“This reverts the referenced pull request and restores the mention of the ‘Fast peer-to-peer transactions’, ‘Worldwide payments’ and ‘Low processing fees’ features that were previously highlighted on the homepage — At the time the pull request was created, the fees were temporarily high, and there was little adoption of Segwit and batching. Since then, the fees have been low,” Cobra details in the revert request 2317.
There was also not enough thought put into the original pull request, since it’s still showing the old labels for languages other than English — I propose we comprehensively change the text across all languages when the fees are very high on a permanent basis, which I think is some years off thanks the ecosystem taking better care to optimize usage of the blockchain.
The Curious Case of Cobra Bitcoin
The history of Bitcoin.org’s ownership has been interesting, to say the least as the domain is currently owned by two anonymous pseudonyms — Cobra Bitcoin and Theymos. When the page first got started it was assumed Bitcoin.org was created by Satoshi Nakamoto before the protocol was launched. Then it was operated by Martti Malmi (Sirius) for a little while, and the owners alongside the community developers enact changes to the website through an MIT licensed open source repository on Github. As the co-owner of Bitcoin.org, Cobra is very active throughout the repo, and more so than Theymos, another well-known anon who controls Bitcointalk.org, the Reddit forum /r/bitcoin, and the Bitcoin Wiki.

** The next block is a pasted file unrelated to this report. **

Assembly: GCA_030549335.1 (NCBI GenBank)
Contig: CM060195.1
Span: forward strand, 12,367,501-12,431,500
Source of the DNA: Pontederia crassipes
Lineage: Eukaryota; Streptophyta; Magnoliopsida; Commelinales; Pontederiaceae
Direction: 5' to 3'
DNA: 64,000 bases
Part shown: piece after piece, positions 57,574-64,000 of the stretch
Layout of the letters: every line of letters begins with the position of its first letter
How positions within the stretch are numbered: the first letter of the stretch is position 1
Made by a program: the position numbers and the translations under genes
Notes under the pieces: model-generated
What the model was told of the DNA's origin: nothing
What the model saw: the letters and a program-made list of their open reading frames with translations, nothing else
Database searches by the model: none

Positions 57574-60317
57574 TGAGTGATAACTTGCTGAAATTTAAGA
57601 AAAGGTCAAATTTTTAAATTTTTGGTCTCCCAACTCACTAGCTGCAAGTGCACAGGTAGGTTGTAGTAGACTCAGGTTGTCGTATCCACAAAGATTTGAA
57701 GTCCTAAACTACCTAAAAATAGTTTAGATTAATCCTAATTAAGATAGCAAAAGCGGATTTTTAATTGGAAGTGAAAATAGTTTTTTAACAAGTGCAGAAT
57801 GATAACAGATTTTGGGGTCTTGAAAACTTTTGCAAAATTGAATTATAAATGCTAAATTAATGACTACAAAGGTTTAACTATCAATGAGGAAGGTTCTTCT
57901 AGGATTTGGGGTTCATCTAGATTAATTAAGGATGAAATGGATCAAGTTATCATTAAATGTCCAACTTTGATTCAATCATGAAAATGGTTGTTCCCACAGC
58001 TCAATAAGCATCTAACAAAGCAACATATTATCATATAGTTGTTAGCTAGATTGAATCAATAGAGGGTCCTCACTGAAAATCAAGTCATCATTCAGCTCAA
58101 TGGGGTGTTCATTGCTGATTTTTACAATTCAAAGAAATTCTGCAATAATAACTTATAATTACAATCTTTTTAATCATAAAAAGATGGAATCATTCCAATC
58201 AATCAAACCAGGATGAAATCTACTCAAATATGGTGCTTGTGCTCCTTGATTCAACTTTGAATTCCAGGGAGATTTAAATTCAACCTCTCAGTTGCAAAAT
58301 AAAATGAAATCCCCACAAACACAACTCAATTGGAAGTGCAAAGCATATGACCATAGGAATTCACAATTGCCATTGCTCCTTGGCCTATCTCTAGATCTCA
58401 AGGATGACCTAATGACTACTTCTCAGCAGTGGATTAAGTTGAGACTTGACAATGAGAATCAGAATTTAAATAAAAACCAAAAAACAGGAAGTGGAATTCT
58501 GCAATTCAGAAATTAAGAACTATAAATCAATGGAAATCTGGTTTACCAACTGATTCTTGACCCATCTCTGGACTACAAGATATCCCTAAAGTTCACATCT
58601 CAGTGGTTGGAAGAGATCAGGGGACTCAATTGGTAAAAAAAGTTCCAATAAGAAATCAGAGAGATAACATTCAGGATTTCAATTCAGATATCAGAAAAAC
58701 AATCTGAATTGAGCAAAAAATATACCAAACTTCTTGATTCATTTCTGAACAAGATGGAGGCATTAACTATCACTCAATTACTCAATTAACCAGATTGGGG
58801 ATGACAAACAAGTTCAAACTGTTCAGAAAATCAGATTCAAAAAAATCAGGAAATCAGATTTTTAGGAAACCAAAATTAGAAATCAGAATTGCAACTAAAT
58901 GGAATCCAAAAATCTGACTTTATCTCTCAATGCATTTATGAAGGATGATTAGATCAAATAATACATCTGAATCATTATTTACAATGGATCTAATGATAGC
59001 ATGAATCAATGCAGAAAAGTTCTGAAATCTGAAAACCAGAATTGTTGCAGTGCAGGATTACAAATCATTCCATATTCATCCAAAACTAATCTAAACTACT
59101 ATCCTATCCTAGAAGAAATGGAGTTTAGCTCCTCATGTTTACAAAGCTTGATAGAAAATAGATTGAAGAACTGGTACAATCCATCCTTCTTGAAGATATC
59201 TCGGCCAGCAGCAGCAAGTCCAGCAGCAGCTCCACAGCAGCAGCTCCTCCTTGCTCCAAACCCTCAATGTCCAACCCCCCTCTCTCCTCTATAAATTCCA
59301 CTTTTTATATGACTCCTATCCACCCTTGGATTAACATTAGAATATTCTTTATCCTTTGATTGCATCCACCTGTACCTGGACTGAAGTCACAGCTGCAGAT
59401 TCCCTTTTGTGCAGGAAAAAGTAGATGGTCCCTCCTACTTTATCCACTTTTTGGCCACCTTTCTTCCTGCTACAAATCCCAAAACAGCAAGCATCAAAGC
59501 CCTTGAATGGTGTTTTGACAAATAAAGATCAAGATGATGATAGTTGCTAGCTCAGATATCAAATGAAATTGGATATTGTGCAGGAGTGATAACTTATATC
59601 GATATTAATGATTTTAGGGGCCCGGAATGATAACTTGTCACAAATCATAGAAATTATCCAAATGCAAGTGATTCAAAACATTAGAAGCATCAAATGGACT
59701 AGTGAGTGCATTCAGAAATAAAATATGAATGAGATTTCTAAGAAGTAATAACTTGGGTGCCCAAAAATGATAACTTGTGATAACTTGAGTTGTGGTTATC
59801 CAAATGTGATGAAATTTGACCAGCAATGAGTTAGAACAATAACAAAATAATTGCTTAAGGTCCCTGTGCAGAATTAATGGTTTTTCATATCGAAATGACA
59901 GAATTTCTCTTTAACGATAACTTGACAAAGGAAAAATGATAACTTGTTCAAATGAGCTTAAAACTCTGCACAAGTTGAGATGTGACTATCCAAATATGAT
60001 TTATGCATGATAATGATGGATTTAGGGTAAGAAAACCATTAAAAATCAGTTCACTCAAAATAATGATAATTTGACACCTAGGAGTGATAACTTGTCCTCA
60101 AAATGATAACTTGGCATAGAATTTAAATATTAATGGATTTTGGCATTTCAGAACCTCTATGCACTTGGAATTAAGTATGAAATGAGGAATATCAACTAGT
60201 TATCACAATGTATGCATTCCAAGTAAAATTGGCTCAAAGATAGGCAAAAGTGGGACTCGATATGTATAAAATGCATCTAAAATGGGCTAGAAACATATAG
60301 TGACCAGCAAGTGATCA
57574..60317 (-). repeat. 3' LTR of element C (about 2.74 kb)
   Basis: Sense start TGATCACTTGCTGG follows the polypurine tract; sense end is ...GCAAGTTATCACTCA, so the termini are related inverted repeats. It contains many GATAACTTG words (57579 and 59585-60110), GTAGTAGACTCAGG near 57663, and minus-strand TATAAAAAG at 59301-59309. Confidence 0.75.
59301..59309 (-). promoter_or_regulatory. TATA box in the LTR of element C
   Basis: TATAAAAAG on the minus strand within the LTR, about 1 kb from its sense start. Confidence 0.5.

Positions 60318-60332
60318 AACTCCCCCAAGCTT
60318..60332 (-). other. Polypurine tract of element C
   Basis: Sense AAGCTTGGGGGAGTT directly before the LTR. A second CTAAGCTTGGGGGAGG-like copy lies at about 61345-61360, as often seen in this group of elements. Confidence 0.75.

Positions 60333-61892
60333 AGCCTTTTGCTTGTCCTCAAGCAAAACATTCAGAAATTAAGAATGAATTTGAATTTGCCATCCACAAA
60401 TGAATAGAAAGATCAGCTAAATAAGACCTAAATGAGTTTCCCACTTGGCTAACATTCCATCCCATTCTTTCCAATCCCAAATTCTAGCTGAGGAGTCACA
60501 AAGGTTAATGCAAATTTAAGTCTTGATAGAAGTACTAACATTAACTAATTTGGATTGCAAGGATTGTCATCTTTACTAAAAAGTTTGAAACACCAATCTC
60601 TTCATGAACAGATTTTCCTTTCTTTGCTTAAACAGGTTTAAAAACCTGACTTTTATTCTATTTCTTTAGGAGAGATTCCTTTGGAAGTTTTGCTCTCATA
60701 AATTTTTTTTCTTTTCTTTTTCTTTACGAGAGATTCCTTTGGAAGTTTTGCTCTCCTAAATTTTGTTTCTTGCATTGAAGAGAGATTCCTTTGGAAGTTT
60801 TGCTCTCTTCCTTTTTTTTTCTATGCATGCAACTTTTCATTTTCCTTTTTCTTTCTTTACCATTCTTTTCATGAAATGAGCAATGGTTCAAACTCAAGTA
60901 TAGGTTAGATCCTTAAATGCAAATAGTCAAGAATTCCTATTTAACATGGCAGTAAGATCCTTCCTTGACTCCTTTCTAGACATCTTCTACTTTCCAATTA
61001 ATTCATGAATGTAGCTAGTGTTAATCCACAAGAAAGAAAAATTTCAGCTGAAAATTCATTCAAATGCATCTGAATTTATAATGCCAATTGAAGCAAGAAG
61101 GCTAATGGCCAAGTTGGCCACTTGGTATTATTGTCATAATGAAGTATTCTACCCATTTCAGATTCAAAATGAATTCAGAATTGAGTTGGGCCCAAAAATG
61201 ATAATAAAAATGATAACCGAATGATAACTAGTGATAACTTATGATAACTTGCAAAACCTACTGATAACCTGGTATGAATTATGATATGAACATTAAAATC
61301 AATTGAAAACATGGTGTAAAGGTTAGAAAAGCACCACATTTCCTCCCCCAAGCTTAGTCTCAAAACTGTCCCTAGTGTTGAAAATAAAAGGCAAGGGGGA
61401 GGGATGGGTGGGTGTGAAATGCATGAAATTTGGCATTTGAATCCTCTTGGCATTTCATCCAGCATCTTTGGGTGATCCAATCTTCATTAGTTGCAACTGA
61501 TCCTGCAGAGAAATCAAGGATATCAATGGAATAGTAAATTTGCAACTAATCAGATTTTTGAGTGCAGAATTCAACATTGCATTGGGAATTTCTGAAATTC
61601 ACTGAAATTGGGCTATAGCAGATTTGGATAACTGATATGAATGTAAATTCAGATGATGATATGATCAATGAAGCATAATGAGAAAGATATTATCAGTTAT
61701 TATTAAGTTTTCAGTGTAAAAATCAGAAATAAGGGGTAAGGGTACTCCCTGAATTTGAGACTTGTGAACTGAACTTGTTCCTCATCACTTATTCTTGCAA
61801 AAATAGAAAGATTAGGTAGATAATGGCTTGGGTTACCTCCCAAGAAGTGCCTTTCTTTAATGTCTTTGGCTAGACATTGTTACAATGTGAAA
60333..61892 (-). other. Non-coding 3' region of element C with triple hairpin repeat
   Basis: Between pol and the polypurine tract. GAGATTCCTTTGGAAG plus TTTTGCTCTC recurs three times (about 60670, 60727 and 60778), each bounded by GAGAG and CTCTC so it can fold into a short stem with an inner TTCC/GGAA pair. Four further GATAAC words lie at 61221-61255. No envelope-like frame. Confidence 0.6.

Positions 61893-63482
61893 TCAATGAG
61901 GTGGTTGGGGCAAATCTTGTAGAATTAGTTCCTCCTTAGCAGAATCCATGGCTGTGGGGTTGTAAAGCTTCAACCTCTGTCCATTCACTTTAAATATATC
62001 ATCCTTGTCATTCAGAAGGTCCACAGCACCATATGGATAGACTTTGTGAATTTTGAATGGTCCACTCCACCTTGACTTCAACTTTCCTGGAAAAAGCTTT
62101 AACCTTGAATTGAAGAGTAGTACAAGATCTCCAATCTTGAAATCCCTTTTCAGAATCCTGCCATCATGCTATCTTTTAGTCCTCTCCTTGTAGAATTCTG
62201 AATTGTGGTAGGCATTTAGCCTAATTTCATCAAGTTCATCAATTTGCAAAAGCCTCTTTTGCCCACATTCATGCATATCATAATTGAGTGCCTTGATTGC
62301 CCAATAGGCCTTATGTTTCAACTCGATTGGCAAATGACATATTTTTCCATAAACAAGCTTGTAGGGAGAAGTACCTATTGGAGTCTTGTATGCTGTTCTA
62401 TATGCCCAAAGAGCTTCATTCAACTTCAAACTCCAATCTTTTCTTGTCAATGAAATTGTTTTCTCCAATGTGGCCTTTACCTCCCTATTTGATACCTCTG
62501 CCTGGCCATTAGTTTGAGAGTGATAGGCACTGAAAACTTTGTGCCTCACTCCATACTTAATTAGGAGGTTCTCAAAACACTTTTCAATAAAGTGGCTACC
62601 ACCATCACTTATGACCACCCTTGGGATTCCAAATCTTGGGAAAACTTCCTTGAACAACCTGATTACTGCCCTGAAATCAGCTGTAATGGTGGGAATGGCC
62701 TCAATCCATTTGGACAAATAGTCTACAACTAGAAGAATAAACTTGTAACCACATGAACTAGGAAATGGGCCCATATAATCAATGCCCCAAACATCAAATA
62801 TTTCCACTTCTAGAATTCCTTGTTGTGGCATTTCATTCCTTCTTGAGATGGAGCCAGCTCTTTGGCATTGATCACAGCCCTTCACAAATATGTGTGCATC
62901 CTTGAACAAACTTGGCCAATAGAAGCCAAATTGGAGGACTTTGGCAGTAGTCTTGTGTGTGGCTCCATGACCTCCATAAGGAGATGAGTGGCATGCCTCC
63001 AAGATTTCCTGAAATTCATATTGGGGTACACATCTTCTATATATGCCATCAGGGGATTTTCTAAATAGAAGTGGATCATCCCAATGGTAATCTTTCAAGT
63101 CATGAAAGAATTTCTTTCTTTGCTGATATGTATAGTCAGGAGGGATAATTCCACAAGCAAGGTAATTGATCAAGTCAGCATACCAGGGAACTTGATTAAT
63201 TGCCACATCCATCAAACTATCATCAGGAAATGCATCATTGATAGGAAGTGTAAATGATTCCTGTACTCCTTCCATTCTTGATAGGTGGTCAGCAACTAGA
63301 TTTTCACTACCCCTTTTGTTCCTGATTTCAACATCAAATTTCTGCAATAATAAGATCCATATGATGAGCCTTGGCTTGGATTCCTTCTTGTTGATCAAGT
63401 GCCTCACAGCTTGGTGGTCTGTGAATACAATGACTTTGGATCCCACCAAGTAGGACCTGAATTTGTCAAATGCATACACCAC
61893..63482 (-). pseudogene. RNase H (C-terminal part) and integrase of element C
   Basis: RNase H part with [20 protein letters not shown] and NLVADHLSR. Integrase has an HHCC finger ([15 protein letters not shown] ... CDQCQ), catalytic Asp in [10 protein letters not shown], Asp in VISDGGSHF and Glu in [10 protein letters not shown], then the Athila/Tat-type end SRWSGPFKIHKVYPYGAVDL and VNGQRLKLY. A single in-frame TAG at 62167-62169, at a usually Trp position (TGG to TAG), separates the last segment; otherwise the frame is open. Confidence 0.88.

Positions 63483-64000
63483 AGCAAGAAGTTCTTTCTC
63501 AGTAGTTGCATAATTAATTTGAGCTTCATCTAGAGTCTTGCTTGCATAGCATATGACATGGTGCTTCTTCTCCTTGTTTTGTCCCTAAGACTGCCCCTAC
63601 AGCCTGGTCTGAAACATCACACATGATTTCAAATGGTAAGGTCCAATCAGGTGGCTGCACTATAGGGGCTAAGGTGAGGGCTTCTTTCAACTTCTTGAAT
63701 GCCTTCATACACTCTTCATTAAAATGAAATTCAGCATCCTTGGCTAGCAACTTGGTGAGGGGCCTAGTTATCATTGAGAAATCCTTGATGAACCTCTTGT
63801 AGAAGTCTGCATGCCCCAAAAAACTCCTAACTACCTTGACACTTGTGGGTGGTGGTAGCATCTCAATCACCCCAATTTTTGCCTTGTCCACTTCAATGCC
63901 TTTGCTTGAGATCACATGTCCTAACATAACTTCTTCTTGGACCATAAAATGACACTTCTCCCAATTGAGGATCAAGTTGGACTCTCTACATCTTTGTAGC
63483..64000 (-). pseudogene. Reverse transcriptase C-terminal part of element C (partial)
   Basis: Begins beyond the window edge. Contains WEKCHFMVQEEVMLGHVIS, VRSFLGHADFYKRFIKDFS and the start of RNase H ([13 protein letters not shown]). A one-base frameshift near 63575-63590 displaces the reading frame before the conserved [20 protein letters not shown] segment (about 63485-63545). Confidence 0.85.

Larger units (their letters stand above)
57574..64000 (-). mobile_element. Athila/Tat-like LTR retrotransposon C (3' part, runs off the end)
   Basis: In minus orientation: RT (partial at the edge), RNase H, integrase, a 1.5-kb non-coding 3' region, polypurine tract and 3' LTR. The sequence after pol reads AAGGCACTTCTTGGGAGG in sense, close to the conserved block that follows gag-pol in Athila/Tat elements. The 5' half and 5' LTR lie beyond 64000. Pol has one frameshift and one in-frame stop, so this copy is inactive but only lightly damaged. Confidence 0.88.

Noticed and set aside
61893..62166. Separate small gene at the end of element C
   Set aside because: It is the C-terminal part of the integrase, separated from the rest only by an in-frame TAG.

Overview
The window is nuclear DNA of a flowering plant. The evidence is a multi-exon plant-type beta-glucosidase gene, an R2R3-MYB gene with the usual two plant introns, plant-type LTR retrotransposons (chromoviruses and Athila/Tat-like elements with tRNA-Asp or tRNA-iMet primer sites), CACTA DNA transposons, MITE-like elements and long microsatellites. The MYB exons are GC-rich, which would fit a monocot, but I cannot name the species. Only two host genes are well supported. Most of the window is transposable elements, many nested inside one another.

Cobra has always had extremely contentious viewpoints over the past couple of years proposing to alter the Bitcoin white paper hosted on Bitcoin.org, while also actively pursuing a BTC consensus change that would remove the network’s Proof-of-Work (PoW). Just recently Cobra caused a stir within the community when he accused Halong Mining of being a scam, but later apologized when Halong mining rigs were delivered to customers. What’s even more strange is how Cobra has since become an alleged Bitcoin Cash (BCH) supporter, telling people over Twitter how BCH has many benefits. Cobra states on April 24:
To be honest some very cool stuff is being built on top of Bitcoin Cash like Joystream and Memo.cash. Fast growing merchant adoption too. Bitcoin Cash community should be proud of themselves for these achievements even though it’s not even been a year since the split.
To many in the bitcoin community, no matter which side you support, the co-owner of Bitcoin.org Cobra has been somewhat of an enigma. Bitcoin Core supporters don’t trust him and believe his account has been ‘compromised,’ even though Cobra has provided his digital signature on numerous occasions. Bitcoin Cash proponents also have a distrust for Cobra due to his past statements, and his tendentious proposals to eradicate PoW and the mining industry. However the bitcoin community as a whole on both sides of the equation, do find interest in what Cobra states on Twitter, and the changes this anonymous individual merges into Bitcoin.org. The website is transparent and somewhat ‘community controlled’ via the page’s codebase on Github — But there’s also no denying the co-owner of Bitcoin.org, who refers to himself as a venomous snake, has a great deal of power much like his partner Theymos.
What do you think about Bitcoin.org reverting its 2010 descriptions back to the front page? Let us know what you think about this subject in the comments below.